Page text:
In addition, 14 students were chosen in this study as peer leaders from individuals who had attended the CEAC 105 General Chemistry course previously and completed it successfully. Purposive sampling was used to select peer leaders because peer leaders should have some requirements and characteristics for the proper implementation of PLTL chemistry workshops such as successful students as well as higher level skills about leadership, communication, and group work. All participants in this study signed the voluntary participation and acceptance form.

Data collection

In order to assess students’ conceptual understanding and anxiety levels in many different circumstances, three instruments were used as pre-tests and post-tests: the General Chemistry Concept Test (GCCT), the State–Trait Anxiety Inventory (STAI), and the Social Anxiety Questionnaire for Adults (SAQ). The details of these instruments are explained below.
General Chemistry Concept Test (GCCT). The GCCT was developed by the authors to assess students’ conceptual understanding in the general chemistry course. During the developmental process of the test, questions in chemistry textbooks, master's theses, dissertations, journal articles (Mulford and Robinson, 2002; Uzuntiryaki, 2003; Bozkoyun, 2004; Pabuccu, 2004; Pabuccu and Geban, 2006; Yalcınkaya, 2010; Kaya, 2011; Al-Balushi et al., 2012; Ayyıldız and Tarhan, 2012; Brown et al., 2013), and high-stakes tests such as ACS Chemistry Olympiad Exams (American Chemical Society [ACS], 2016) and Advanced Placement (AP) Chemistry Exams (College Board, 2016) were analyzed. One question from an ACS Olympiad local section exam (ACS, 2014) and four questions from sample multiple choice questions of AP Chemistry (College Board, 2014) were used with their copyright notice. Then, items were constructed and examined by three chemistry educators with regard to content validity and format. After all revisions, 30 multiple choice items were identified and some of them were paired. In these cases, the first pair represents a chemical or physical effect, while the second pair expresses the reason for the observed effect in the first pair. The incorrect reasons in the second pair usually include students’ alternate conceptions or difficulties related to specific content area gathered from the literature.

This draft version of the test was piloted with 67 university students who major in chemistry education and engineering before the treatment. Item analysis was conducted to check reliability, item difficulty and item discrimination with the SPSS 24.0 program. The mean item difficulty was 0.51, which means a medium level as supported by Crocker and Algina (2008). Furthermore, the mean item discrimination index was 0.31, which is an acceptable value based on the estimated minimum critical value (Crocker and Algina, 2008). Additionally, items whose biserial correlation indices were below the minimum critical value were revised. The Cronbach alpha reliability of the test scores was found to be 0.799, which indicates high internal consistency (Pallant, 2011).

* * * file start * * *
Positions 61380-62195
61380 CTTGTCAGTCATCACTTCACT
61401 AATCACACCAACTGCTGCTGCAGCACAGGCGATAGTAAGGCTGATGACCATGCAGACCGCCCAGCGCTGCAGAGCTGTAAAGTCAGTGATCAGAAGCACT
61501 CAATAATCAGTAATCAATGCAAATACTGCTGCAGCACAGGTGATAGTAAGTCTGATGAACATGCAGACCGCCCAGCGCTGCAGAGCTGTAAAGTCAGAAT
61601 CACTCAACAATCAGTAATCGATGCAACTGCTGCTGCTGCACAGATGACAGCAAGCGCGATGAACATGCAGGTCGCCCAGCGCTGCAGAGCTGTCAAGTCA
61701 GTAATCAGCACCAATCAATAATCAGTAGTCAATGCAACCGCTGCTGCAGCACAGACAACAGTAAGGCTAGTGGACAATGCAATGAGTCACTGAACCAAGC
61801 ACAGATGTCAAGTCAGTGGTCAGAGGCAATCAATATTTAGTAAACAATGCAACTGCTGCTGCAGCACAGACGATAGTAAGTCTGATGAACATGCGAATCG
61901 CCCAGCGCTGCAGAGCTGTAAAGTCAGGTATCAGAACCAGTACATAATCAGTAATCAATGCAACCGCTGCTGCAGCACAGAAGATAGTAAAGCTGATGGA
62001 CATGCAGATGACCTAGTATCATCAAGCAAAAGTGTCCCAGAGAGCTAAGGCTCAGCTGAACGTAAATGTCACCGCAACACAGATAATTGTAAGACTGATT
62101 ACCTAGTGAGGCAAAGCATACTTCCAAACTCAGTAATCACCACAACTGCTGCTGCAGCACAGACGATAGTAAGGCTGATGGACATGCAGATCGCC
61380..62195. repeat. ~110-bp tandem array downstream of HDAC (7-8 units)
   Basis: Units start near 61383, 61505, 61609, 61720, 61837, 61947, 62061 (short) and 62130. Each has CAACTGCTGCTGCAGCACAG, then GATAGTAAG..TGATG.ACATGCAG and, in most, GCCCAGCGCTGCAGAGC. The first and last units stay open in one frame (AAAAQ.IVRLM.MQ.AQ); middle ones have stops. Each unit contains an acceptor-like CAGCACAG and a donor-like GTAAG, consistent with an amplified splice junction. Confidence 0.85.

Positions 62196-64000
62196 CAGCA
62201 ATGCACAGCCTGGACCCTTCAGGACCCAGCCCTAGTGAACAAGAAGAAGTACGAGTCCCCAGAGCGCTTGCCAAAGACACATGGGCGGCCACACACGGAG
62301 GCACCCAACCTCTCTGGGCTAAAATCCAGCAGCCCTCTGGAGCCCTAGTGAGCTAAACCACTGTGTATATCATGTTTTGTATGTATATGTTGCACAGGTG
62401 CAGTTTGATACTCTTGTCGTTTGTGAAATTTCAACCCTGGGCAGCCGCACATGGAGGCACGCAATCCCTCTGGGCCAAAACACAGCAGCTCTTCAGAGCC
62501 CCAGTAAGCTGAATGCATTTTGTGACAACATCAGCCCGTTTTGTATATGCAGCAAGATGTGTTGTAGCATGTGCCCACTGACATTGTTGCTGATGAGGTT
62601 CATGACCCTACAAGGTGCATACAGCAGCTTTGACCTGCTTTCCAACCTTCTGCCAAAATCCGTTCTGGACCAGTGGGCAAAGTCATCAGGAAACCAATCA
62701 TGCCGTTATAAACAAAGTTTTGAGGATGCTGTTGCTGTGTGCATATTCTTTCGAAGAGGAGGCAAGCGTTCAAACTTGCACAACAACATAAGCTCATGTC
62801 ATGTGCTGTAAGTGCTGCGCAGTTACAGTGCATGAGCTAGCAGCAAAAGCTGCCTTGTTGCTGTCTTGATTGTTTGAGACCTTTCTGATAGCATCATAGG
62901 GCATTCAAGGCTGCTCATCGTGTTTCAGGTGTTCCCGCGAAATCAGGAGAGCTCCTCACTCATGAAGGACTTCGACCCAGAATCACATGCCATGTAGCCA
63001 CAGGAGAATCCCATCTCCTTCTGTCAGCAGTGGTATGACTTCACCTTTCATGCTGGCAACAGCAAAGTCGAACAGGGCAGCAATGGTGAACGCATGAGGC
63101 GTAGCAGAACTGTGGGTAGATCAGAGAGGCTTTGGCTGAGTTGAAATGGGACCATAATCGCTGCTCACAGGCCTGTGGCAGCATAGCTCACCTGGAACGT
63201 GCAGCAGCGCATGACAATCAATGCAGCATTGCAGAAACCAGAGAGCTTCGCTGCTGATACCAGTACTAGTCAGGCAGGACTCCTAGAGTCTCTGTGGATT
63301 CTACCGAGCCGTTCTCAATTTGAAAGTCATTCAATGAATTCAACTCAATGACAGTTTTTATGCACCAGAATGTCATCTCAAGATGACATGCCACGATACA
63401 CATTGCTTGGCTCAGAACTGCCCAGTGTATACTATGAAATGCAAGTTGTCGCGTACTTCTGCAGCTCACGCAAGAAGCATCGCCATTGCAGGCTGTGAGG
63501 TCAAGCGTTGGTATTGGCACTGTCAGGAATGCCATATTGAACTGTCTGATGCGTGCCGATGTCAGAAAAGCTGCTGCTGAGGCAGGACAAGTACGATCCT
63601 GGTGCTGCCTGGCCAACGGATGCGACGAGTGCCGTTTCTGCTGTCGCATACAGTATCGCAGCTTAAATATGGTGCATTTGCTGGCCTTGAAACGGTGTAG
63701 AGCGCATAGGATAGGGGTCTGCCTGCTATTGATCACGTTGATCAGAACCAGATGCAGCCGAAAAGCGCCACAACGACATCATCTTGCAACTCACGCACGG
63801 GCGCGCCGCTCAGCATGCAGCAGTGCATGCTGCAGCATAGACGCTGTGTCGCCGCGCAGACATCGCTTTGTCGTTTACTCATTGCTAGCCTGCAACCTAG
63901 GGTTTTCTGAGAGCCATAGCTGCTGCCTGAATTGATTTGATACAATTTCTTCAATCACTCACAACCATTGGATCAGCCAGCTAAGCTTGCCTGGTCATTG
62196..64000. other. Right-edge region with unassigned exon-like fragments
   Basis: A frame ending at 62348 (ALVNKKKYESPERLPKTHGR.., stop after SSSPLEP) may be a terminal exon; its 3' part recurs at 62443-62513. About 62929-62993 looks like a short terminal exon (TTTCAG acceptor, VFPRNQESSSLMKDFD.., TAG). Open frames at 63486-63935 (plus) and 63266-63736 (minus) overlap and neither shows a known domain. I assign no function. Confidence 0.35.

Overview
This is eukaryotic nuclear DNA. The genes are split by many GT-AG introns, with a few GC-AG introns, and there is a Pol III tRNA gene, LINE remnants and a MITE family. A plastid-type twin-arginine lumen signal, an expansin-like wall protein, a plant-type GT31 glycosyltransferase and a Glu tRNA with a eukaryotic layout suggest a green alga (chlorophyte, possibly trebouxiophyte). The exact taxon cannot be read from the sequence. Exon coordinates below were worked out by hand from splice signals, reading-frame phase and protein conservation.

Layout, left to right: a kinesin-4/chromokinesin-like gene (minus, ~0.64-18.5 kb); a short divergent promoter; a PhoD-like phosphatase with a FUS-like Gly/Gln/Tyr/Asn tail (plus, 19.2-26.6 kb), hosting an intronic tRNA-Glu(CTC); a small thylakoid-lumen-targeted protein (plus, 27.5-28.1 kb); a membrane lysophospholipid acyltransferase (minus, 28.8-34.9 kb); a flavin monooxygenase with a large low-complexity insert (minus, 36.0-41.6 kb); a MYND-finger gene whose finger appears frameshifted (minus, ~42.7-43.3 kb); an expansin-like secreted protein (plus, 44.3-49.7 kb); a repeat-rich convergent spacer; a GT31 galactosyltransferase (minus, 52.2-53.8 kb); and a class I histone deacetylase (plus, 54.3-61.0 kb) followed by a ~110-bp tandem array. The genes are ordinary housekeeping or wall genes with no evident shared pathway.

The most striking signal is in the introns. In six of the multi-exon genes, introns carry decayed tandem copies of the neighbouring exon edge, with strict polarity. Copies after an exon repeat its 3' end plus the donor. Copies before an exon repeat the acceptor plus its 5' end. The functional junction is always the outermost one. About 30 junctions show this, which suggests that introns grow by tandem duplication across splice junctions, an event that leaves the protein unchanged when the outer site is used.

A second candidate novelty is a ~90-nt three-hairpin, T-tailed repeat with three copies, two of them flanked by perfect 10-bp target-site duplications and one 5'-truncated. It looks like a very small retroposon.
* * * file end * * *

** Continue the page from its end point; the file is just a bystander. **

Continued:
The final version with 30 multiple choice items was administered to both groups as a pre-test and post-test. The administration of the test took approximately 40–45 minutes. The correct answer was scored as 1 and an incorrect one was scored 0 for each question even if it was a pair question (Mulford and Robinson, 2002). Thus, a student can get a maximum of 30 as a total score. The sample items are indicated in the Appendix.

State–Trait Anxiety Inventory (STAI). In this study, the last version of the STAI which was revised by Spielberger et al. (1983) was implemented to measure anxiety. The inventory consists of 2 subscales: the state anxiety scale and the trait anxiety scale. It has a total of 40 items with a 4-point Likert-type scale: items 1–20 measure situational or state anxiety (STAI-S) and items 21–40 measure trait anxiety (STAI-T). Each subscale requires respondents to rate the degree of various self-statements. In the state anxiety subscale the items were assessed how a respondent feels “at this moment” or “right now”, while in the trait anxiety subscale the items were assessed how a respondent “generally” feel. Some items in the scale are “I feel secure”, “I feel nervous”, “I wish I could be as happy as others seem to be”, and “Some unimportant thoughts run through my mind and bothers me”. After reversing scores for positively-worded items, a total score that a student got from each scale was a minimum of 20 and a maximum of 80. The high score shows a high level of anxiety.

Spielberger (1972) reported test–retest reliability with high school and college student samples. For the trait anxiety scale the internal consistency reliability coefficient ranged from 0.65 to 0.86, while for the state anxiety scale the internal consistency reliability coefficients ranged from 0.16 to 0.62. He also specified that, at the time of testing, situational factors may influence the level of state anxiety of respondents so it causes great changes in the reliability of the state anxiety scale. In other words, it is normal to have a low level of stability in reliability. In the current study, the Cronbach alpha reliabilities for the state anxiety scale, the trait anxiety scale, and the STAI scale were found to be 0.915, 0.909 and 0.948, respectively, which indicate high reliability according to Pallant (2011).

In the present study, the STAI State scale was used to assess the level of stress that was present at the beginning and to determine whether students’ anxiety was successfully decreased after the intervention. Since it is generally difficult to change trait anxiety, which refers to a permanent personality characteristic, the STAI Trait scale was used to specify the level of students’ general anxiety at the outset of the term and was adjusted as a covariate in the study.